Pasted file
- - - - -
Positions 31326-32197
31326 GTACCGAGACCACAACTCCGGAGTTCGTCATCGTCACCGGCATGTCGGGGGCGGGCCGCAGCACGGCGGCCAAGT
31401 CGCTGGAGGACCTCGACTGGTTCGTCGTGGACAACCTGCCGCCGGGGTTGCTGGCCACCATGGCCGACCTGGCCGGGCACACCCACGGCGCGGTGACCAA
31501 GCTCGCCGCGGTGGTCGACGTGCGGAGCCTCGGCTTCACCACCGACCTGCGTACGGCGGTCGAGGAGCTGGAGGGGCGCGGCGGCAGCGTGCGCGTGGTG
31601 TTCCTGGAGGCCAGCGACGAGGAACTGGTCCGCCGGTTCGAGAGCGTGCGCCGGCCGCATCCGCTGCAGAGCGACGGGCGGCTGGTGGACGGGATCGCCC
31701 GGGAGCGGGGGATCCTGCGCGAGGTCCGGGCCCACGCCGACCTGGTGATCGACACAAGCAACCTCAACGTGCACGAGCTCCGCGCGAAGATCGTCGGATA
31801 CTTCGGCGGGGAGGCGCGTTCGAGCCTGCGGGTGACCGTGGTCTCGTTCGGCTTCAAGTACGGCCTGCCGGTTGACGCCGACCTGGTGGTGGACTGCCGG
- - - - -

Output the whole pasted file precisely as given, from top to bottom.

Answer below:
Positions 31326-32197
31326 GTACCGAGACCACAACTCCGGAGTTCGTCATCGTCACCGGCATGTCGGGGGCGGGCCGCAGCACGGCGGCCAAGT
31401 CGCTGGAGGACCTCGACTGGTTCGTCGTGGACAACCTGCCGCCGGGGTTGCTGGCCACCATGGCCGACCTGGCCGGGCACACCCACGGCGCGGTGACCAA
31501 GCTCGCCGCGGTGGTCGACGTGCGGAGCCTCGGCTTCACCACCGACCTGCGTACGGCGGTCGAGGAGCTGGAGGGGCGCGGCGGCAGCGTGCGCGTGGTG
31601 TTCCTGGAGGCCAGCGACGAGGAACTGGTCCGCCGGTTCGAGAGCGTGCGCCGGCCGCATCCGCTGCAGAGCGACGGGCGGCTGGTGGACGGGATCGCCC
31701 GGGAGCGGGGGATCCTGCGCGAGGTCCGGGCCCACGCCGACCTGGTGATCGACACAAGCAACCTCAACGTGCACGAGCTCCGCGCGAAGATCGTCGGATA
31801 CTTCGGCGGGGAGGCGCGTTCGAGCCTGCGGGTGACCGTGGTCTCGTTCGGCTTCAAGTACGGCCTGCCGGTTGACGCCGACCTGGTGGTGGACTGCCGG